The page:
Phase 2 Study of Acupuncture-Like Transcutaneous Nerve Stimulation for Chemotherapy-Induced Peripheral Neuropathy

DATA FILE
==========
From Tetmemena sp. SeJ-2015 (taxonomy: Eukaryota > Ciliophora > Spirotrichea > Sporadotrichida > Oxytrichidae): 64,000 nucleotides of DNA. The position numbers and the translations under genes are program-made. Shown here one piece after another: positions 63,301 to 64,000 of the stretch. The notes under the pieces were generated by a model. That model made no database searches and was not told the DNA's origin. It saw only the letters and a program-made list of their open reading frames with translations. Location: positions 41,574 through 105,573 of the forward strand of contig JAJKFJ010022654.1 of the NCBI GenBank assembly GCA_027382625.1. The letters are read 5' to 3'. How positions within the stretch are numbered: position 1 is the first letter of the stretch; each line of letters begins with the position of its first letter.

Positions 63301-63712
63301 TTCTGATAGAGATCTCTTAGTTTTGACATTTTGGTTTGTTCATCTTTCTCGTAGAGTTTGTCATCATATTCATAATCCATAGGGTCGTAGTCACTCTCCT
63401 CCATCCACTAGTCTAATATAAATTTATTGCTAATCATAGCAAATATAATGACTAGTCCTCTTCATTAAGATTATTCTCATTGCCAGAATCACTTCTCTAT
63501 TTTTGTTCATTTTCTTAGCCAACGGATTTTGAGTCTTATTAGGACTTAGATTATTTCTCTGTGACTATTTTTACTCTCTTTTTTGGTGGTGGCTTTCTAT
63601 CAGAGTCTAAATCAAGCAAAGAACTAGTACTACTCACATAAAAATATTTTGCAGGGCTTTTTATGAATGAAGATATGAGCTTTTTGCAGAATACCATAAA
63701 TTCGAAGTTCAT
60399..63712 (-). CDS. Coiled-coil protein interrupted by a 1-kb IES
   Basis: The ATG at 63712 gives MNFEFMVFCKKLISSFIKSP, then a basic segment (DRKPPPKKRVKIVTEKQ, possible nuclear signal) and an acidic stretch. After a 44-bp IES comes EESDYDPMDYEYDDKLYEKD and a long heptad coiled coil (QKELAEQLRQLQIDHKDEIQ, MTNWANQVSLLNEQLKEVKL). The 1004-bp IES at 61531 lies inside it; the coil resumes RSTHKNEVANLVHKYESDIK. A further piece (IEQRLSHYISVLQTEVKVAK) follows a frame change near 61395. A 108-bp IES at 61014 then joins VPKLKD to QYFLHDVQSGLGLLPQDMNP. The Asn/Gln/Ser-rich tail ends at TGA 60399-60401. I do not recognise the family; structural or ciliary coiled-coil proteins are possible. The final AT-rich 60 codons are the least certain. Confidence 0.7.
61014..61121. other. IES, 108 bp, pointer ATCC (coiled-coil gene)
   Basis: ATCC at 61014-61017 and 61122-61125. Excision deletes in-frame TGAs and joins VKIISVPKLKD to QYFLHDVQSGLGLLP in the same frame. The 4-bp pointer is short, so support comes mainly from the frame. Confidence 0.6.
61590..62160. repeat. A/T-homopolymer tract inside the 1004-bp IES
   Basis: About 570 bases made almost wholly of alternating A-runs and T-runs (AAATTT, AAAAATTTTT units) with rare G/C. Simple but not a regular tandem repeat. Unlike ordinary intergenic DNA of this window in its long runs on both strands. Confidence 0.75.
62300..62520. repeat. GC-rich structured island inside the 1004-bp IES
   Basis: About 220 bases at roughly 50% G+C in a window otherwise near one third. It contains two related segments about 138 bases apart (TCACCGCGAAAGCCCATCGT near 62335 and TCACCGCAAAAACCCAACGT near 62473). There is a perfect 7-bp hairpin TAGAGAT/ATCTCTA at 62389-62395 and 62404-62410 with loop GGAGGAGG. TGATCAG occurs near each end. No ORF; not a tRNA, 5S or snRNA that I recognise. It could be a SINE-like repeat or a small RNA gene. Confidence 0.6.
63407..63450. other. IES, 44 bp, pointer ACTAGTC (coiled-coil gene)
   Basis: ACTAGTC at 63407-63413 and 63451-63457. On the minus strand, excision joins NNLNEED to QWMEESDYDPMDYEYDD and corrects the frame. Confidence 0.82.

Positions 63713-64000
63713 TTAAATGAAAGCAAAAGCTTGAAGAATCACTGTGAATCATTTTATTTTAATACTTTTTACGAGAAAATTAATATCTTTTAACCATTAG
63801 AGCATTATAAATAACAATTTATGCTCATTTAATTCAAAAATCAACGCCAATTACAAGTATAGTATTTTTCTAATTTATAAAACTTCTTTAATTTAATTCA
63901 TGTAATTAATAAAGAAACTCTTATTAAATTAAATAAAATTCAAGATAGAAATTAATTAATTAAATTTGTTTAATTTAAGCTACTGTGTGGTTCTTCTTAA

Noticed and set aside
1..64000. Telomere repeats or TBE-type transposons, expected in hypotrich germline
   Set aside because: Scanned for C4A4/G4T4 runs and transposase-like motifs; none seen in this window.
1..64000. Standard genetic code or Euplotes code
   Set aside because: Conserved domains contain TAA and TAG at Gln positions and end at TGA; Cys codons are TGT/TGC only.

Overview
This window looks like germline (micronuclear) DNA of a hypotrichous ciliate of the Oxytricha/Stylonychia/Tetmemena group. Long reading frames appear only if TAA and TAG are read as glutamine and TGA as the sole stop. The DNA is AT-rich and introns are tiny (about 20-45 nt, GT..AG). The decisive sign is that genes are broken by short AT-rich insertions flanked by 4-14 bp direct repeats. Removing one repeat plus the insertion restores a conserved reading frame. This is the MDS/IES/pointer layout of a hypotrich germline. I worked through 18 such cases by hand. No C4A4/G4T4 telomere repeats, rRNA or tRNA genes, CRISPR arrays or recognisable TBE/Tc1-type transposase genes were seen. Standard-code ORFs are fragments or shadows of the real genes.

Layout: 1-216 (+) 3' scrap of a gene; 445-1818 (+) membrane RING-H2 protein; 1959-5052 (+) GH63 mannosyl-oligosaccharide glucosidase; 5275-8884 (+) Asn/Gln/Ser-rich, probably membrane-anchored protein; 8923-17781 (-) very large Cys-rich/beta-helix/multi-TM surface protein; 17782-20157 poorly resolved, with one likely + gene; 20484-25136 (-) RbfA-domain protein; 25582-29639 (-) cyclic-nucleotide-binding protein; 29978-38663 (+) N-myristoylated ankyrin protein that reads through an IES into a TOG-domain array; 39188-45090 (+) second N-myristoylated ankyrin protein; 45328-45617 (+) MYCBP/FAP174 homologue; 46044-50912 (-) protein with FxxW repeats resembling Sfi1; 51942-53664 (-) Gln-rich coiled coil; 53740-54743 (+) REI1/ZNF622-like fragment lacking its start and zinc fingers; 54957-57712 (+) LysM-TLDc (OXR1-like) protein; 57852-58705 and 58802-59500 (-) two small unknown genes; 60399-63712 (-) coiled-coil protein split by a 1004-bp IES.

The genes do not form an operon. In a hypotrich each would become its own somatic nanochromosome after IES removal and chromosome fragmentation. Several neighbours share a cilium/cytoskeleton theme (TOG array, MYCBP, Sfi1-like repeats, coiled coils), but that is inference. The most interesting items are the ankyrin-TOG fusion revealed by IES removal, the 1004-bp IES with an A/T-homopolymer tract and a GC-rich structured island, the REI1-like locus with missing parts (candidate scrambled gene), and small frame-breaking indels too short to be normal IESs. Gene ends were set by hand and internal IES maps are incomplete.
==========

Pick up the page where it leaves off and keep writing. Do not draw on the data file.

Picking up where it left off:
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A prospective phase 2 study was conducted to evaluate the clinical utility of acupuncture-like transcutaneous nerve stimulation (ALTENS) for the treatment of chemotherapy-induced peripheral neuropathy (CIPN). Eligible cancer patients had a < 2 ECOG performance score, received neurotoxic chemotherapy, and developed CIPN symptoms for > two months. Randomization was used to eliminate bias in patient selection for ALTENS and was not to compare the effectiveness between the two treatments.ALTENS treatments were delivered using Codetron units. Bilateral acupuncture points included LI4 and LIV3, plus LI11 or ST36 were stimulated. Acupuncture treatments were administered to CV6, SP6, ST6, LI11, Bafeng, Baxie and selective Jing points bilaterally. Twelve treatments were delivered twice weekly over 6 to 8 weeks. The Modified Total Neuropathy Score (mTNS), Numbness Score, and Edmonton Symptom Assessment Score (ESAS) were assessed at baseline, treatment completion, plus at 3 and 6 months follow-up. The primary study endpoint was mTNS score at 6 months. We planned to recruit 23 patients into each group. After 30 patients were recruited, 2 were lost to follow-up at 3 months in the ALTENS group and 3 in the acupuncture group. The research team decided to recruit all remaining consecutive patients only to the ALTENS group to ensure an adequate evaluation of ALTENS, the primary object of evaluation. There were 27 patients in the ALTENS group, with an average symptom duration of 10 months after chemotherapy. Twenty four and 23 patients completed the 3 and 6 month follow-up respectively. The median mTNS scores were 7.1, 4.0, 3.6 and 3.1 at baseline, treatment completion, 3 and 6 months follow-up, respectively. One-way ANOVA analysis showed a significant improvement in mTNS scores (p<0.001) at 6 months. Numbness scores were also significantly improved at 6 months. ESAS pain scores and perception of well-being scores analyses were inconclusive. There were no significant reported side effects of ALTENS. There were only 13 patients in the acupuncture group and the number was insufficient for either an independent or a comparative analysis. The results of this study suggests that ALTENS significantly reduces the mTNS scores and numbness in patients suffering from CIPN symptoms.
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